Cancer Prevention Month
We are coming to the close of Cancer Prevention month, but before we move into March I’d like to highlight some ideas for ways to help prevent cancer in your life. The Prevent Cancer Foundation notes that it’s estimated that only 5% of cancers are hereditary, making prevention an exceptionally important topic. Activities we engage in everyday can impact our risk of developing cancer.
Contaminants from both the natural environment and human industry are ever present in our lives. The unfortunate reality is that exposure to these toxins can lead to cancer, and therefore the best means of prevention is to avoid them as much as possible. There are many cases where toxin substances are still being tested for their relationship to cancer and other health issues. In recent years, the chemicals found in plastics, particularly BPA, have come under scrutiny. The FDA is still investigating BPA, so unfortunately there is not currently a clear answer as to whether it causes cancer. Particularly this is because while BPA is known to mimic estrogen and may disrupt the body’s hormonal processes, it is unclear if BPA is leached from plastics in large enough quantities to cause significant harm to humans.
For everyday items like plastic containers, cosmetics, and cleaning products, there still needs to be significant investigation into their potential impacts on human health. However, there are still many chemicals that are currently acknowledged to be carcinogenic. One of the most infamous is tobacco and one of the easiest ways to keep that carcinogenic compound out of your system is to not smoke! Lung cancer remains one of the most common types of cancer in the United States.
Another toxin that can impair your lung health and cause a rare cancer is the natural mineral known as asbestos. Asbestos was heavily used during the industrial era and well into the 1970s because of its exceptional durability. It can still be found in many products, such as potting soil, insulation, and construction materials. The danger to human health occurs when asbestos is broken down into microscopic particles that can easily become airborne and inhaled. Inhaling these particles can cause mesothelioma, which most often in the lining of the lungs. Despite being a known carcinogen, asbestos has not yet been banned in the United States, which makes prevention and awareness all the more important.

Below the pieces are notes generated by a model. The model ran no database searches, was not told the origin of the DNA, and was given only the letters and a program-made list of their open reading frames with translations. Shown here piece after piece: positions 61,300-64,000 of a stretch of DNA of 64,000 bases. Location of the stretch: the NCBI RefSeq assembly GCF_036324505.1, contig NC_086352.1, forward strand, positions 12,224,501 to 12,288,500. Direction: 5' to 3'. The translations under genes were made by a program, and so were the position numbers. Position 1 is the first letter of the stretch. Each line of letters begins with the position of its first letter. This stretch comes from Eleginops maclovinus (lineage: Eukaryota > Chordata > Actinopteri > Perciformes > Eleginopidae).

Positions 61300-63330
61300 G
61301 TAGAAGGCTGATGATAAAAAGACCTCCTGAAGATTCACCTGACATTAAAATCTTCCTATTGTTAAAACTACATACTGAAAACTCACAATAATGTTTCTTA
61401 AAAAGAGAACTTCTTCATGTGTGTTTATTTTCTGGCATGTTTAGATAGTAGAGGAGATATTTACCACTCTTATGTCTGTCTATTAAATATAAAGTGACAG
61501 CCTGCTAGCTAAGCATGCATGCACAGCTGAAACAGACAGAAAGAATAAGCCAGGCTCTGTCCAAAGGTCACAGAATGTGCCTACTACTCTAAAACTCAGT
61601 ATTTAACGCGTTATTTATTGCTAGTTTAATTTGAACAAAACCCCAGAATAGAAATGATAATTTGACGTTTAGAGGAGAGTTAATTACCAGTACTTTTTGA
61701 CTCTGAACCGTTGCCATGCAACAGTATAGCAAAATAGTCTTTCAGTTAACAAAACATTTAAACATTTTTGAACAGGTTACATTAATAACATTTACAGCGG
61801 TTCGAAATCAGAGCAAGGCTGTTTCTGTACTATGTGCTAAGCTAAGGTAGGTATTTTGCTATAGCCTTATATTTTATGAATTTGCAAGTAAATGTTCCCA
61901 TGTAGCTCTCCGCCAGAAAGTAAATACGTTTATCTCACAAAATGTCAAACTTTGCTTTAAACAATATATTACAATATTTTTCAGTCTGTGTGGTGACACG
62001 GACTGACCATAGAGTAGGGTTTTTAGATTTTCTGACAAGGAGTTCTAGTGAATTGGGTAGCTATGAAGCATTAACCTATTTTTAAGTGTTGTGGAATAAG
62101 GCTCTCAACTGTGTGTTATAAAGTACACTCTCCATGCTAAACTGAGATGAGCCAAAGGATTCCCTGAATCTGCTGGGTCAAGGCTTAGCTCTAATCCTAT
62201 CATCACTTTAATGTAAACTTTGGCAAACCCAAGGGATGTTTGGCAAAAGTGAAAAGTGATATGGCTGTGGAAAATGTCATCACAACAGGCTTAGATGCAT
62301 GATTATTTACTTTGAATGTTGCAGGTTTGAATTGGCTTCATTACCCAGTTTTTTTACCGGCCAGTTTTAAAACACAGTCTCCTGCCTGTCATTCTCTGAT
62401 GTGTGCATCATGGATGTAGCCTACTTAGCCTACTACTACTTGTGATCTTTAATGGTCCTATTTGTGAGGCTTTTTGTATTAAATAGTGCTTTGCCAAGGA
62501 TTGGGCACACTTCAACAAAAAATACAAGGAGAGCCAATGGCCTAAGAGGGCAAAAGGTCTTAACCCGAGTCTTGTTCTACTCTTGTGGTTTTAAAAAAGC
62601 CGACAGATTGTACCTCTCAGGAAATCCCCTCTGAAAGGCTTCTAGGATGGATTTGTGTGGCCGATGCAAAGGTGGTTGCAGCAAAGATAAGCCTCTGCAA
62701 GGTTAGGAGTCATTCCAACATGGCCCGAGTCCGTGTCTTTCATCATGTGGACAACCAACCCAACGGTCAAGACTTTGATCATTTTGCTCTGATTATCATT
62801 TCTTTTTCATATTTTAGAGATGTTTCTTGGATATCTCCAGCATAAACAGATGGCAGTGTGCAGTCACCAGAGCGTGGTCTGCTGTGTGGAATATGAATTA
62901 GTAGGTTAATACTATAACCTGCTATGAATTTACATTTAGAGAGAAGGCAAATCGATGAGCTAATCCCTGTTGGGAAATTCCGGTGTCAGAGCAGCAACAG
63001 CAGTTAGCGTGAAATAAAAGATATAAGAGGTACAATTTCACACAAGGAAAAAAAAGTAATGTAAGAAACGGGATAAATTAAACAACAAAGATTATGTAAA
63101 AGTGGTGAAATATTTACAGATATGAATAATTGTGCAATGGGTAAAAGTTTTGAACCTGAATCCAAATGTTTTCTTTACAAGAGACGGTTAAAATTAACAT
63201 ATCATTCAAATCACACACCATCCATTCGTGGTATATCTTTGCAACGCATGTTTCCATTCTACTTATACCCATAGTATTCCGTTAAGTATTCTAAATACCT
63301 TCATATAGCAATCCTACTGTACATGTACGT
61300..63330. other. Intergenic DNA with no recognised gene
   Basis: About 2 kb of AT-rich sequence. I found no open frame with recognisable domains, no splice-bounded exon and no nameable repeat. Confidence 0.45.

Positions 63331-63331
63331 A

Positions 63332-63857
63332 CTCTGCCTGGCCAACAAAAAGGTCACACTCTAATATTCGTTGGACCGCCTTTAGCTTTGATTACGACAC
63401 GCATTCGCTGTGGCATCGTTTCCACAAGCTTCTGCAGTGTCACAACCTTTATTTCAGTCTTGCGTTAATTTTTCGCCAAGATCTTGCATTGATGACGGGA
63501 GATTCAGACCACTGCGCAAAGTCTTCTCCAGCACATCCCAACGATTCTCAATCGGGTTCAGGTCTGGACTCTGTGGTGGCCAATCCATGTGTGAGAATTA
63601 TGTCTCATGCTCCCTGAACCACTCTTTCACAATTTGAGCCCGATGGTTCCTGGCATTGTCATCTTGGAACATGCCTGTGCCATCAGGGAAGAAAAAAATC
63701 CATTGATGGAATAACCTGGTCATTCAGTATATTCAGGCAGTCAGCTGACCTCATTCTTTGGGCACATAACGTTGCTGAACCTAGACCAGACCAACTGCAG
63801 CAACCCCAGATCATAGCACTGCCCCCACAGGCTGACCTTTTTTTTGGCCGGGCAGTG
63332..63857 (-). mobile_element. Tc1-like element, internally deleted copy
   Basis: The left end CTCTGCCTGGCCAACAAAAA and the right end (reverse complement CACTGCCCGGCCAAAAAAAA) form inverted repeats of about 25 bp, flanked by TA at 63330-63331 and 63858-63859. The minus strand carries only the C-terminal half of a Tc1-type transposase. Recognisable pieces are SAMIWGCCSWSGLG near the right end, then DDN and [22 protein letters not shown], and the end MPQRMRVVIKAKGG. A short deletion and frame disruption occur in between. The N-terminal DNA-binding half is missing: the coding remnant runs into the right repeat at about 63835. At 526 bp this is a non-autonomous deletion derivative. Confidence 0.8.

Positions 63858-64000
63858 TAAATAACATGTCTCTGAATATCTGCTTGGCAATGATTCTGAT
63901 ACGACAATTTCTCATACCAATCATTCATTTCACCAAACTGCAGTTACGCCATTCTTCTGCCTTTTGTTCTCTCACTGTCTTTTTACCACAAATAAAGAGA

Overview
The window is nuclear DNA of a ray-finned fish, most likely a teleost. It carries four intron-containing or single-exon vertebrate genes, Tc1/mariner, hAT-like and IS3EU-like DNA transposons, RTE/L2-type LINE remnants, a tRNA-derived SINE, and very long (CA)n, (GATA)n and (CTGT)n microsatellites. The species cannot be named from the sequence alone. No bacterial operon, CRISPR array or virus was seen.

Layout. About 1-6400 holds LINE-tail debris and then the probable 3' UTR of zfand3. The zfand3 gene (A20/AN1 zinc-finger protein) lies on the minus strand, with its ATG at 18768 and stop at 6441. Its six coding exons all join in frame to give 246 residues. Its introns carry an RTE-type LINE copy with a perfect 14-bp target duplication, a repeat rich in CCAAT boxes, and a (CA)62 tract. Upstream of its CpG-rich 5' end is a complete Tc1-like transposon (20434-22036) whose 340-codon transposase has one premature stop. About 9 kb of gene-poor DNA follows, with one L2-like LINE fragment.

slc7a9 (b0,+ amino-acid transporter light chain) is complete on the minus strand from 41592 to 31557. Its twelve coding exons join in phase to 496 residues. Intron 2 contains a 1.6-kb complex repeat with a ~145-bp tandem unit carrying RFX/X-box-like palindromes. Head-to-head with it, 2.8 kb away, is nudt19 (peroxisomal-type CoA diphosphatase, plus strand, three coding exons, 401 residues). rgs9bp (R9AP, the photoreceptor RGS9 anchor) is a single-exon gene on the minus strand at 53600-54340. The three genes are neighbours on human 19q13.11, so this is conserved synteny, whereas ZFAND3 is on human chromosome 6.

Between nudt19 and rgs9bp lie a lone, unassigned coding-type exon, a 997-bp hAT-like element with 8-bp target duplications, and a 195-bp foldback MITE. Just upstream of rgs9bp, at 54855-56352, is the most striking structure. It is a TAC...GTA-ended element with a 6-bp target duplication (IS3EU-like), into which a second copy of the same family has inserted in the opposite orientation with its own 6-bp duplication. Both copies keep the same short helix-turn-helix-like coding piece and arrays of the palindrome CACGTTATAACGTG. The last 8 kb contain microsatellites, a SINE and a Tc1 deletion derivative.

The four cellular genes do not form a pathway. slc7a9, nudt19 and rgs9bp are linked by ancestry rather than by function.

Nutrition also plays a role in cancer prevention, however there are still many unknowns. It can often be confusing when new studies are released claiming that certain foods can either reduce or increase the risk of developing cancer. The latest “superfood” is regularly plastered across the covers of magazines as new studies are released. Vox wrote an article elaborating on this issue, and as you can see from the diagram below, there is a lot of conflicting information available.
The essence of the article is that individual scientific studies are not enough evidence to indicate a trend, despite the subsequent media attention. Science is by nature a slow conglomeration of a multitude of studies, and it is only when all of these studies are considered as a whole that we can hope to understand the overall trend. Currently there is not enough evidence to indicate that particular foods definitively cause or prevent cancer, but many are still under investigation.
What we do know is fairly limited: the American Institute for Cancer Research (AIRC) notes that individual foods or nutrients may not prevent cancer, but an overall diet with a variety of plant based foods can decrease your risk. They suggest eating lots of fruits, vegetables, whole grains, and beans.
If you’re looking for information about how a specific food could impact the risk of cancer, check out this comprehensive list from the National Cancer Institute or this one from Cancer Research UK.
AICR notes that maintaining a healthy weight through diet and yes, exercise, is the best known method for cancer prevention. There appears to be a strong link between obesity and cancer; the World Cancer Research Fund suggests that 20% of all cases of cancer in the United States are related to excess body fat, lack of physical activity, high levels of alcohol consumption, and poor diet. In fact, several specific types of cancer are known to have higher incidences in overweight and obese individuals. One of the best ways to slim down and avoid increasing your risk of cancer is to get moving!
Additionally, the act of exercise itself can help to prevent cancer in other ways beyond only maintaining a healthy weight. There are many biological benefits that result from exercise, such as lowering hormone levels, reducing inflammation, and strengthening the immune system. It’s recommended that adults get each week a minimum of 2.5 hours of moderate aerobic activity, 1.25 hours of vigorous aerobic activity, or some combination of the two.
Cancer prevention is no small feat, but if you apply these tips to you everyday life you can reduce your risk! Educating ourselves and our loved ones is the first step toward a healthier life.